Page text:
Fiscal cliff debate: It's not just the politics that are weird
In trying to reach a compromise on the 'fiscal cliff,' Democrats and Republicans seem determined to protect millions of high-income people from paying more taxes. But the working class could easily end up paying more.
Somehow, the fiscal cliff tax debate has taken a truly weird turn. No, not the politics, which long ago became a parody of Washington deal-making at its worst. It is the policy that has gotten strange: Democrats and Republicans seem hell-bent on protecting millions of high-income people from deficit-cutting tax hikes.
President Obama started all this four years ago when he redefined the middle class as individuals making $200,000 or less and couples making up to $250,000, and vowing they would never, ever pay a penny more in taxes. This promise exempts 98 percent of households from paying higher taxes to reduce the deficit—a goal most of them say they support.
But that was just the start. Earlier this week, pressured by House Speaker John Boehner, Obama reportedly agreed to define the protected middle class as those making as much as $400,000, and the gossip around town is that he might even up the bidding to $500,000. All this seems to be headed in exactly the wrong direction.
For his part, the speaker has taken an even stranger turn by going rogue with his Plan B. He’d raise taxes on those making $1 million or more, who account for only about 0.2 percent of households. And he’d raise taxes on those making $50,000 or less. The result: Working families would help cover some of the revenue that’s lost from protecting those making between $200,000 and $1 million.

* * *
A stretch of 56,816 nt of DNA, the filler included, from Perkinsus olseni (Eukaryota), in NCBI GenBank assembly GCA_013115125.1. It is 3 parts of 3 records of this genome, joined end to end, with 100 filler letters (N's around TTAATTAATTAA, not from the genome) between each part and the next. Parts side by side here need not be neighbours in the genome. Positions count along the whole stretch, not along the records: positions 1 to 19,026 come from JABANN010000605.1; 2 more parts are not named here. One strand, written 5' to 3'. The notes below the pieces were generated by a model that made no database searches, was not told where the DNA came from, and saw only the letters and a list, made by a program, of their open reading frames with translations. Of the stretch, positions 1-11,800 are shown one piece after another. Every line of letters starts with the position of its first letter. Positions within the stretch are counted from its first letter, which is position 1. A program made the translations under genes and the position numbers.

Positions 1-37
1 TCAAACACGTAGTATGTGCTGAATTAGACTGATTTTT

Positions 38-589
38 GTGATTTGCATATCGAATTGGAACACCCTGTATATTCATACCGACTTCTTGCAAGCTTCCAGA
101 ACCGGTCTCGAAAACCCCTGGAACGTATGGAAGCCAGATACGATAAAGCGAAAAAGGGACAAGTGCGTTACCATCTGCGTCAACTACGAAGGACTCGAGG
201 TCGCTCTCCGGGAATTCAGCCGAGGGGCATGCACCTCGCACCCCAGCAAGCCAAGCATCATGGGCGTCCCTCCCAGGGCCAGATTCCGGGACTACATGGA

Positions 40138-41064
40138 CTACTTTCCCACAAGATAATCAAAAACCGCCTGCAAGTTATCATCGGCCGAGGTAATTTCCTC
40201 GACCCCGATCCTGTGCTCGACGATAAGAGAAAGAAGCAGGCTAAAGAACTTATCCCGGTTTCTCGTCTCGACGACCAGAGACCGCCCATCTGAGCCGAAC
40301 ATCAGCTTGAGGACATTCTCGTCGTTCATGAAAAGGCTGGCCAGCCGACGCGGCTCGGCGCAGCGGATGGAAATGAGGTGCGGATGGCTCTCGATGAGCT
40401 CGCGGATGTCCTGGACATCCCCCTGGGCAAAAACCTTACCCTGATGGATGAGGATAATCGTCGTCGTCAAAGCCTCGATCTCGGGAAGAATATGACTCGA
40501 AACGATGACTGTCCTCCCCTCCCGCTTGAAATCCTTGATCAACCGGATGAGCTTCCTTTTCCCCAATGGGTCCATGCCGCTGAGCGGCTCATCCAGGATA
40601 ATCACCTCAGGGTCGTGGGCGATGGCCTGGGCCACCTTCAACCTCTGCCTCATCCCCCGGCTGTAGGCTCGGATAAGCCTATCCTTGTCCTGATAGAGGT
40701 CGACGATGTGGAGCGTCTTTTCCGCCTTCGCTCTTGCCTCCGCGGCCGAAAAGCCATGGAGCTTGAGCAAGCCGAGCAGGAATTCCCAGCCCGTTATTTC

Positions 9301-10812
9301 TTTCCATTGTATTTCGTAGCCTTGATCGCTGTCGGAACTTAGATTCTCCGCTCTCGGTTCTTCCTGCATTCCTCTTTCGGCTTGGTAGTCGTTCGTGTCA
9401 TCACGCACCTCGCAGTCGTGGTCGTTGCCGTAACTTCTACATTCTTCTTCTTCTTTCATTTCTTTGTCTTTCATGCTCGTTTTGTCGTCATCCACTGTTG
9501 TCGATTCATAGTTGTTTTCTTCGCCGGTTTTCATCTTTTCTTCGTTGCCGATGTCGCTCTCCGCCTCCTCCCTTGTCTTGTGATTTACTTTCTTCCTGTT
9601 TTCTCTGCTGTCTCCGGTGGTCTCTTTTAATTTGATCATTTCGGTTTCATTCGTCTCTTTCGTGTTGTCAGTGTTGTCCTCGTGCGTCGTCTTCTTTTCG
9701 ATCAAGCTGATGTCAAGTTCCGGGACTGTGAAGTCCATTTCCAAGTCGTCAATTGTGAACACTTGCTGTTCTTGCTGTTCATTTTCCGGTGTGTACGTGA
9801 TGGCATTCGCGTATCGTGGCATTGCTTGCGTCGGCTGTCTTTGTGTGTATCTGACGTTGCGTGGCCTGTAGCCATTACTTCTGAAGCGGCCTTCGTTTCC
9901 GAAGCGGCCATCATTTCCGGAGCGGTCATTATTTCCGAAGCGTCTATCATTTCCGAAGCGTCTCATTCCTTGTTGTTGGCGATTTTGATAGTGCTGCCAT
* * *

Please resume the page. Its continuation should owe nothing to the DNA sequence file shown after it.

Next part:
Indeed, under the speaker’s plan, according to a new Tax Policy Center analysis, almost no one making between $200,000 and $1 million would pay more in tax than what they’d pay under today’s rules.
But those at the low end would not be so fortunate. About 22 percent of households making $20,000 to $30,000 would pay more than under today’s rules (the current policy baseline in budget-speak), while none would pay less. On average, those households that do pay more would owe an additional $1,000. Those making $10,000 to $20,000 would see their after-tax income fall by almost 2 percent under Plan B.
Several elements of Boehner’s bill would raise taxes for low- and moderate-income households. Among them: He’d allow more generous rules for refundable credits to expire and let a college education tax credit fade away.
Keep in mind the TPC estimates assume the 2010 payroll tax cut already expires as scheduled in a few weeks. Boehner strongly supports this, and Obama doesn’t seem to be fighting hard to retain the provision. As a result, many workers would see an additional cut in their take home pay averaging about $700.
These analyses always get tangled up in baseline questions. For instance, TPC assumes a somewhat different AMT patch than is included in Plan B. Another key question: When thinking about what happens to someone’s taxes, what do you assume about the temporary stimulus tax cuts of 2009 and 2010.
But whatever baseline is appropriate for budget reasons, I’m partial to the “feels-like” test. That is, many real people will pay higher taxes in 2013 than they did in 2012. To them, that will feel like a tax increase, whether or not you feel a tax provision should expire after Dec. 31.
However you come down on this, it is fair to say that when it comes to taxes working class families may well end up worse off next year than they are today. So may millionaires. But households making between $200,000 and$1million may be largely protected from tax hikes. Does that really sound like a sensible and fair way to cut the deficit?